Stats Intro

Getting ready to take Stats online. Session at Roundtable 2007.

  • Be careful about rounding. Only one rounding at the very end.
  • Review your linear algebra.
  • Buy the books and software ahead of time so that you are ready to start when the class starts end of August.
  • If at all possible, use existing data from work for your project. This will make it easier to finish the project and will make it more meaningful.
  • Get the Graduate version of SPSS if you think you might be using more advanced stats in your dissertation. But if you will be waiting longer than 4 years to do your dissertation you’ll be in trouble because the license for the graduate version runs out in four years.
  • Don’t extensively copy and paste SPSS output into your assignment. Then embed it in your answers. (This is the beginnings of how to write for our dissertations.) We will have to write narratively about the data in our assignments. You might have a table with some data. How will you write up the data? Every assignment has this “interpretation” piece of it. You don’t write about every little piece of information in the table. You pull out what you want your readers to be know from the table.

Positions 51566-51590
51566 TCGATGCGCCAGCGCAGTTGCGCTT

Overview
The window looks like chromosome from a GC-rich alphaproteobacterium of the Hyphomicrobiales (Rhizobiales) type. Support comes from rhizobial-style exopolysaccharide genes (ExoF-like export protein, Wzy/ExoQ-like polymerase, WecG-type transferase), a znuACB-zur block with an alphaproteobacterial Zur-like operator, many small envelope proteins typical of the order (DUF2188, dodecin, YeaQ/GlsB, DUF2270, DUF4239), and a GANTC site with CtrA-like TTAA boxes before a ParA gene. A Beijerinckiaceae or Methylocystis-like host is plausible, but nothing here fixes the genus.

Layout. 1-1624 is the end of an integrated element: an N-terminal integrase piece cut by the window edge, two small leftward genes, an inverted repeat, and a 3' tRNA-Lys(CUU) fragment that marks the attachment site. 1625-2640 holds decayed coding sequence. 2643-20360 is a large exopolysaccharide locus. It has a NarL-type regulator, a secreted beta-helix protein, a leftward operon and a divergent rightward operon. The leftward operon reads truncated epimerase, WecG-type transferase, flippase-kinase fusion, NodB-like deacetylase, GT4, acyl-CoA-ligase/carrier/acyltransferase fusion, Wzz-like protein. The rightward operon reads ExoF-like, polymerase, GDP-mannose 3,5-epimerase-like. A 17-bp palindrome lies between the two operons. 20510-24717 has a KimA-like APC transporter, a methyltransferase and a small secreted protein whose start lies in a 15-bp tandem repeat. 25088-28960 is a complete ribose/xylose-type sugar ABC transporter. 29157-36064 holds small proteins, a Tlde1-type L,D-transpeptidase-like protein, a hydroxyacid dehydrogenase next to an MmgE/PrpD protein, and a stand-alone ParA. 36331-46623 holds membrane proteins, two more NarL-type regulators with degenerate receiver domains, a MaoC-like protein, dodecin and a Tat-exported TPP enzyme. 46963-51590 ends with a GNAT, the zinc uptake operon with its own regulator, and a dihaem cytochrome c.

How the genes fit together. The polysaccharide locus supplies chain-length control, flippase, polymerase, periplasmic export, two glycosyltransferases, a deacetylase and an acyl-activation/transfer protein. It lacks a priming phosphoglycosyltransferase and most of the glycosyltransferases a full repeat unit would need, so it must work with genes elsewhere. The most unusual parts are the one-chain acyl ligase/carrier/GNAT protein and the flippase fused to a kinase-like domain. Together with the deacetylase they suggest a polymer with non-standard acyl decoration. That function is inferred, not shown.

• If we have existing data, he will want to know our research question and what variables we have.

What will the class cover?

  • Descriptive statistics. Describing variables.
  • Inferential statistics. Logic of hypothesis testing etc.

There are three kinds of variables: categorical discrete, categorical ordinal (with order/ranking), and continuous (temperature, test scores, IQ, etc.). If your variables are continuous you have more powerful ways to analyze the data. Ask yourself what kind of data it is before you analyze the data.

Your assignments will never involve more than 2 variables in one analysis.

Resource: Courtney Pindling’s page. Classroom lectures have notes & Camtasia streaming etc.

Looking forward to learning how to analyze data I’ve collected at work!

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